High-intensity interval training refers to repeated bouts of high-intensity exercise interrupted by rest. The Canadian studies used 4 to 7 reps of high-intensity exercise (30 seconds of exercise at 100 percent of maximum effort) on a stationary bike. You can, however, use interval training for your favorite aerobic exercises, including ground or treadmill running, stair climbers, elliptical trainers, swimming, or cycling.
Interval training builds muscle power that will carry over to your fitness and body-shaping program. The strong, shapely muscles you build doing HIT will make it easier to do leg exercises such as lunges and squats and give you greater stamina for sports. Intervals will also develop powerful lower-body muscles faster and better than almost any other exercise.
High-intensity interval training has been used safely and effectively with healthy adults, older adults, and patients with cardiovascular and lung disease. It appears safe and effective and could be the answer to achieving rapid fitness gains and health benefits with less effort. Before practicing HIT, warm up for several minutes by doing low-intensity exercise. Maximal intensity exercise without warm-up can cause heart arrhythmias even in healthy people. HIT might trigger overuse injuries in unfit people. Start off gradually. Exercise at submaximal intensities for at least four to six weeks before starting high-intensity interval training.
The beauty of the Swiss Ball Ab-Buster workout is that it is extremely effective but requires only 30 minutes per day. Do the Swiss ball workout three times per week and the HIT program two to three days per week. While it’s best to do the HIT and Swiss ball workouts on separate days, you can do them together if you don’t get too tired.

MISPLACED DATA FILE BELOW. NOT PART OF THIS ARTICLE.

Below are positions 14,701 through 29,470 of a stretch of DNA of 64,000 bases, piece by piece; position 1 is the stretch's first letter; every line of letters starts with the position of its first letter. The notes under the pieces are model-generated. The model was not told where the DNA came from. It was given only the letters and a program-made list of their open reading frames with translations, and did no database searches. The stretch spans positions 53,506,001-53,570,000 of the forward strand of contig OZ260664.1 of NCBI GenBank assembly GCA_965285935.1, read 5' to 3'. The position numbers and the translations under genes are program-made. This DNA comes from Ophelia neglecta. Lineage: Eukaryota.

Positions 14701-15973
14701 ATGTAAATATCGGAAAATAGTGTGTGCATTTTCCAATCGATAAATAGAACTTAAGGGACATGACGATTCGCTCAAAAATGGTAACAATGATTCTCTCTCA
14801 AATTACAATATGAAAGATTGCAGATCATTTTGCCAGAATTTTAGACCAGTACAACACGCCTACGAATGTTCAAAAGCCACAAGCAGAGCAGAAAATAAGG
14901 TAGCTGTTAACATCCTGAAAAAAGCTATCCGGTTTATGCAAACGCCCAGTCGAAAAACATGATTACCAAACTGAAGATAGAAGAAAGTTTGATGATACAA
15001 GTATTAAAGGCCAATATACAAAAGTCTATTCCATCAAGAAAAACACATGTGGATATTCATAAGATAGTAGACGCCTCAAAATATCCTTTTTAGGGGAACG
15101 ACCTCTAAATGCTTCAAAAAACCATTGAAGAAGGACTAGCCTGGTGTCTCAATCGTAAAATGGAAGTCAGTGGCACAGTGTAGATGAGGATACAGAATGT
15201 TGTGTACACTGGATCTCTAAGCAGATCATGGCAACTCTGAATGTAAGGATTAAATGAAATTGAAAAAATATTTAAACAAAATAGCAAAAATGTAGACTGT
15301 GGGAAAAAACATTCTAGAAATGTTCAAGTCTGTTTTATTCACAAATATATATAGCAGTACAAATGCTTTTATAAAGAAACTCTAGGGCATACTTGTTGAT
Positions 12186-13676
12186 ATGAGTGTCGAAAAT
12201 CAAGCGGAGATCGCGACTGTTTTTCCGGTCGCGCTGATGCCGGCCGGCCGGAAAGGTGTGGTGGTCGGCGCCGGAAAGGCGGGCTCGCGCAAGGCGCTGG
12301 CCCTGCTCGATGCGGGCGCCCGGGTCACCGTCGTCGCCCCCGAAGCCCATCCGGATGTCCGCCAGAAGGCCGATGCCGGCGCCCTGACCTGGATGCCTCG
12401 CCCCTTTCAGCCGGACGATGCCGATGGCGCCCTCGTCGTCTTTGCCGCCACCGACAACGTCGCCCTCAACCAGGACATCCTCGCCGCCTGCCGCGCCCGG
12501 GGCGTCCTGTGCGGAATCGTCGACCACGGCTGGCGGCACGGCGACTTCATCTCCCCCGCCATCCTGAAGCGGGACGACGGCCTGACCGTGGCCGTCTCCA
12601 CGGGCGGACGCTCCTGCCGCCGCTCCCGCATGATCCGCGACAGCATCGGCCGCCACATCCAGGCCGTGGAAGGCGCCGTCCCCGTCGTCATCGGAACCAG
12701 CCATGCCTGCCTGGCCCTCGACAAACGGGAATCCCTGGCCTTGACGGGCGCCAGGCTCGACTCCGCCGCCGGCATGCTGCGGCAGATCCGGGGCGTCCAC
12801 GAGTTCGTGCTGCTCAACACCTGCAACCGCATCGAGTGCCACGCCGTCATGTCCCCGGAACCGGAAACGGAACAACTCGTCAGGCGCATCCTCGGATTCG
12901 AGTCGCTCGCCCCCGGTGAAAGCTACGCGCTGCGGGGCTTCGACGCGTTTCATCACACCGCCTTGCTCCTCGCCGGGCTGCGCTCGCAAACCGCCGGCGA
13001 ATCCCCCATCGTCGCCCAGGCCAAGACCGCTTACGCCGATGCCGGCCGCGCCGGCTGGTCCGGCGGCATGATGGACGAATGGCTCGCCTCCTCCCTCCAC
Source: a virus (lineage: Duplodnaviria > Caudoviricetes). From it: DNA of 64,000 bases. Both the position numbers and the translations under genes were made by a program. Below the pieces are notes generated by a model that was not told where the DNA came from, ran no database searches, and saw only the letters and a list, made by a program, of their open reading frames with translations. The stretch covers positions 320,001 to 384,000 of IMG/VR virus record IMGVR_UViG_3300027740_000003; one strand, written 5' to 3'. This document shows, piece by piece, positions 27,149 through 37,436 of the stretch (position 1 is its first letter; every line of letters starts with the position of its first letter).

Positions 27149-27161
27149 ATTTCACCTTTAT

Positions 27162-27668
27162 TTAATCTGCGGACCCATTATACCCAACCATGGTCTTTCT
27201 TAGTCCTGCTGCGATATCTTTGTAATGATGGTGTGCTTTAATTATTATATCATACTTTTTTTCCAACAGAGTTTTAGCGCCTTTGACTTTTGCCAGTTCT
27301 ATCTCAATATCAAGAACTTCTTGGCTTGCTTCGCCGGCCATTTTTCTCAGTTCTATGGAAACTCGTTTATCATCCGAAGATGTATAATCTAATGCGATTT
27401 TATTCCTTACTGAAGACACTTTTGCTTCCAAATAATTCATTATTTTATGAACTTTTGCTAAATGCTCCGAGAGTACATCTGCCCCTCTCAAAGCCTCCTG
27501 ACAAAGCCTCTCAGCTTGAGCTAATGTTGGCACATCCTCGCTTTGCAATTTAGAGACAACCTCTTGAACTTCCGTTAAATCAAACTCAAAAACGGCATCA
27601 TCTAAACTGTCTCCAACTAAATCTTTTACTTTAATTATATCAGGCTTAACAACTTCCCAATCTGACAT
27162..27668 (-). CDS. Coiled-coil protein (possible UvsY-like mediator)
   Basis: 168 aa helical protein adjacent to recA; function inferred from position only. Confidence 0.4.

Description of Exercises:
Do all exercises on a Swiss ball
Kneel in front of the ball about one foot away, and place your extended arms on top of the ball. Roll the ball outward until your arms are bent and you are supporting your weight with your forearms. Return to the starting position. Begin with 1-2 reps and progress until you can do 10 reps. Do 1 to 3 sets of this exercise.
Assume a “push-up” position with your lower legs supported by the ball, body straight, arms extended, and hands on the ground in front of the ball. Keeping your legs straight, drive your butt toward the ceiling until you achieve a pike position. Return to the starting position. Begin with 1-2 reps and progress until you can do 10 reps. Do 1 to 3 sets of this exercise.
Lie on your back on the ball with your arms folded across your chest and feet flat on the floor in front with knees bent. Contract your ab muscles but minimize the forward movement of the shoulders and head. Hold the contraction for 2-3 seconds during each rep. Do 1 to 3 sets of 10 reps. Do this exercise on the ground before attempting it on a Swiss ball.
Place forearms on the ball and feet on a bench behind you. Carefully roll the ball away from the bench with your forearms until your body is straight. Hold this position for 10 to 30 seconds. Do 1 to 3 sets of 1 to 3 reps. Do this exercise on the ground before attempting it on a Swiss ball.
Place forearms on the ball and one foot on a bench behind you. Carefully roll the ball away from the bench with your forearms until your body is straight. Hold this position for 10 to 30 seconds. Repeat with your other foot on the bench. Do 1 to 3 sets of this exercise. Do this exercise on the ground before attempting it on a Swiss ball.
Lie on your side with your legs extended fully and support your body between your forearm placed on the ball and your feet on the floor. Do this exercise on your left and right sides and try to hold your spine in a neutral position (normal curves)— avoid letting it sag during the exercise. Hold the position for 10 seconds. Do 1 to 5 sets of this exercise. Do this exercise on the ground before attempting it on a Swiss ball.
Lie face down on the Swiss ball with your belly button on the middle of the ball, legs extended to the floor behind the ball, and arms folded across your upper chest. Extend your torso upward until your spine is straight. Hold this position for 10 to 30 seconds. Try to maintain a neutral spine during this exercise. Do 1 to 5 sets of this exercise.